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"Ethical" foie gras in demand

The French are not happy about the international success of "ethical" foie gras.

by: AFP | 18 Dec 2007

Eduardo Sousa cannot cope with the worldwide demand this Christmas holiday season for his "ethical" foie gras, produced without force-feeding the geese – a success he puts down to a French outcry over his methods.

When he won an award at a Paris food salon last year, French producers protested, arguing that "foie gras" must come from the traditional "gavage" or force-feeding method. The publicity that generated led to massive orders this year.

"From England, the demand we have is quite astonishing, from restaurants, from anyone who wants something natural," he said at his sprawling farm in the rolling hills of western Spain's Extremadura region north of Seville.

He also has orders from the United States and Japan, and has even had interest from France.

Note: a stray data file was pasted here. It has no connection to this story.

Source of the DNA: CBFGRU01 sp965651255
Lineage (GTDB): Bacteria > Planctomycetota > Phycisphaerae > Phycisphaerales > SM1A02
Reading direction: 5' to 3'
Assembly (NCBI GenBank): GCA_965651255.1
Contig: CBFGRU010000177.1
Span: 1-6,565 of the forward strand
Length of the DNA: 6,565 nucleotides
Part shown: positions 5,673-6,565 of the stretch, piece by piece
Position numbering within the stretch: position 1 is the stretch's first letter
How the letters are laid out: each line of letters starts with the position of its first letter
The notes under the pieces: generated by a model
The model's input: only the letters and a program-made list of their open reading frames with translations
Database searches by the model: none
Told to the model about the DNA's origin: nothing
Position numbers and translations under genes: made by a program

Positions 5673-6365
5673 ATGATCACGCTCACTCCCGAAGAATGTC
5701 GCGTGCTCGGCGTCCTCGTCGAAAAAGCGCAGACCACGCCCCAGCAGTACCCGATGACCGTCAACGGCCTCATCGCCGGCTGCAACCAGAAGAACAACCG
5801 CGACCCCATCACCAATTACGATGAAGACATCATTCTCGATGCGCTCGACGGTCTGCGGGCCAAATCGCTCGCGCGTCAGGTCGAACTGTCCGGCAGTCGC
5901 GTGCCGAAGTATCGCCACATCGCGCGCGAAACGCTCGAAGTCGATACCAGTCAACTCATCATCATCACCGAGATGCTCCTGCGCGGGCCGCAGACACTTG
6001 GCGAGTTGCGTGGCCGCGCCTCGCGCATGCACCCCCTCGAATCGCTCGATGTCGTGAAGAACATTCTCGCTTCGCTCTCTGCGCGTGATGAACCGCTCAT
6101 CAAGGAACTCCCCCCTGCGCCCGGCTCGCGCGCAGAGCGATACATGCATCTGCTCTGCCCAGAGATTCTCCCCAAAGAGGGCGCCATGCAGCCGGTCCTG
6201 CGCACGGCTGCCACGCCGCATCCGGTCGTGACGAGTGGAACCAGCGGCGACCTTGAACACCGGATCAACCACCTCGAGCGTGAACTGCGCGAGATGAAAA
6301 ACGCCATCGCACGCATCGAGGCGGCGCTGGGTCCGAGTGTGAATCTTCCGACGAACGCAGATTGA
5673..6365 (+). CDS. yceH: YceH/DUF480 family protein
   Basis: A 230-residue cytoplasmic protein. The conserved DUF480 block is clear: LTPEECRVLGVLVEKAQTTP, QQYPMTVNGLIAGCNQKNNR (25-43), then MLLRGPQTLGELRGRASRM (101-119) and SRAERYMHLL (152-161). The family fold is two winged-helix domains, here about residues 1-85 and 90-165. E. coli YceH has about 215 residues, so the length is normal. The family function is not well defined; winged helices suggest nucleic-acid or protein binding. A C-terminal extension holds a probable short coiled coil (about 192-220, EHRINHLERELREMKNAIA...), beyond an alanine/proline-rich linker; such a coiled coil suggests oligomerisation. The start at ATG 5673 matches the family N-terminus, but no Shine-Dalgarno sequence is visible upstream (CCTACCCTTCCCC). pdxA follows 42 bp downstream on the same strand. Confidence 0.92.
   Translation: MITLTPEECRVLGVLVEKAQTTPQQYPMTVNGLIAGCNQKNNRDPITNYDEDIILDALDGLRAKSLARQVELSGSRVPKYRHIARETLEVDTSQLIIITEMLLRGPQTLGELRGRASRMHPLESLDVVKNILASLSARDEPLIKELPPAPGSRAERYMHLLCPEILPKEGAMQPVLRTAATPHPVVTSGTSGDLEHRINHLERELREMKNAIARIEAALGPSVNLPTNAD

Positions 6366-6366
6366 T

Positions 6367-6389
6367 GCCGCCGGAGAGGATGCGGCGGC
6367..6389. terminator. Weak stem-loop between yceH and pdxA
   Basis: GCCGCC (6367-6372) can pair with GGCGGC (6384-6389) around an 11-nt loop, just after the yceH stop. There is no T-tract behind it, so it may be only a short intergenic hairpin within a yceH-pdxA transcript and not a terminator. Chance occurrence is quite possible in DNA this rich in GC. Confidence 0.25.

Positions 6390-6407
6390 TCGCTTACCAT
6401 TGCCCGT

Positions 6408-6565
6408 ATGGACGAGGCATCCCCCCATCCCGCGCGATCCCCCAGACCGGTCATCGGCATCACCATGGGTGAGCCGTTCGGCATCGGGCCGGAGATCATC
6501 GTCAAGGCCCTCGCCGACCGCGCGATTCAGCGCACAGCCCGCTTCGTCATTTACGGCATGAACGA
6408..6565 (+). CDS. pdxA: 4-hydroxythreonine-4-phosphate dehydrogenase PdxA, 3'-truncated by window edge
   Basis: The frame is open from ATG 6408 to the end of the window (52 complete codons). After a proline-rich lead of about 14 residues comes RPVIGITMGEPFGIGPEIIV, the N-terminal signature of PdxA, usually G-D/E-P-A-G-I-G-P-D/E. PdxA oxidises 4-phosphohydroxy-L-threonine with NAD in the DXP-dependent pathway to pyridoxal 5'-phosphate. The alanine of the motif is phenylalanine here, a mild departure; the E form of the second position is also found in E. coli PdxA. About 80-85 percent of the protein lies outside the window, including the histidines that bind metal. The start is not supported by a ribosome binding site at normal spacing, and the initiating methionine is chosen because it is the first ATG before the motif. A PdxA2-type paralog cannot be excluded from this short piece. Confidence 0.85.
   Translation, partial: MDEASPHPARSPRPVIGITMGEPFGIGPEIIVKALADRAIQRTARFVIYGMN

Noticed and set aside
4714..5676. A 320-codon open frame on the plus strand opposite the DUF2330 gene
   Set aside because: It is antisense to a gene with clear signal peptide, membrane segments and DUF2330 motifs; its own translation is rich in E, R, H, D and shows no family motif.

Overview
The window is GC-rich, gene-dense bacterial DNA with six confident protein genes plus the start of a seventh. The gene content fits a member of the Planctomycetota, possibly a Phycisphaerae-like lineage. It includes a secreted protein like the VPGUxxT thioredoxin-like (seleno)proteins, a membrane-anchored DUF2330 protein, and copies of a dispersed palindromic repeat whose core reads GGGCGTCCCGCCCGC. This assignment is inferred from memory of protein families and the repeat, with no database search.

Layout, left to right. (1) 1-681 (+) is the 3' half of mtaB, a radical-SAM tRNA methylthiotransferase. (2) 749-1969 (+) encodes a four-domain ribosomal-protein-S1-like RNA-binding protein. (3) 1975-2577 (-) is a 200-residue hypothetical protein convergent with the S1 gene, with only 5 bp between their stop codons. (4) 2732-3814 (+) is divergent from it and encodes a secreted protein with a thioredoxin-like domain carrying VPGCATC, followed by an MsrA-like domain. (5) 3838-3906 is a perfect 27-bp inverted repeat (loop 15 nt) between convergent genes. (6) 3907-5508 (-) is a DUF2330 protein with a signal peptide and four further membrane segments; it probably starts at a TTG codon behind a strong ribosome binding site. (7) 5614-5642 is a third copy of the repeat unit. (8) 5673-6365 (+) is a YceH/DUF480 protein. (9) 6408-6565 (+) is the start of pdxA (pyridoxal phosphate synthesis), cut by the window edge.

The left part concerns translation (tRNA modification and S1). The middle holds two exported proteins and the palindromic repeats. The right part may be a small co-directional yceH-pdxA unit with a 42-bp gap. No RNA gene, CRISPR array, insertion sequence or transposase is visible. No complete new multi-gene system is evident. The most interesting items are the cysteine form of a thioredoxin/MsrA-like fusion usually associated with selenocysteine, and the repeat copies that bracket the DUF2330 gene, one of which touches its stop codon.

In France, which produces around three-quarters of the world's foie gras, ducks and geese are fed grain through a pipe forced down their throats while they are restrained.

Animal rights groups have condemned the practice as cruel, and it is banned by law in several European countries. But Sousa's geese roam freely around his 22-hectare (54-acre) farm where they feed mostly on acorns and grass, but also figs, lupins and olives at different times of the year.

The birds' livers swell naturally as they fatten themselves up for what would be a migratory winter flight south to Africa. When their bellies begin scraping the ground, they are ready for slaughter, which is done by first gassing them to sleep, in a process overseen by veterinarians.

However, French producers remain unconvinced. "This foie gras is a product that doesn't exist for our industry," said Marcel Saint-Cricq, head of France's Foie Gras Association of the Southwest. "It is a marketing operation that is not based on reality."

He also rejected the charges of animal rights activists.

"Several studies have shown there is no particular stress for the geese and ducks." Sousa thinks the two products "can exist perfectly side by side." He recommends a system of labelling within the European Union "so consumers can choose whether they want a natural, ethical foie gras or one made through force-feeding."


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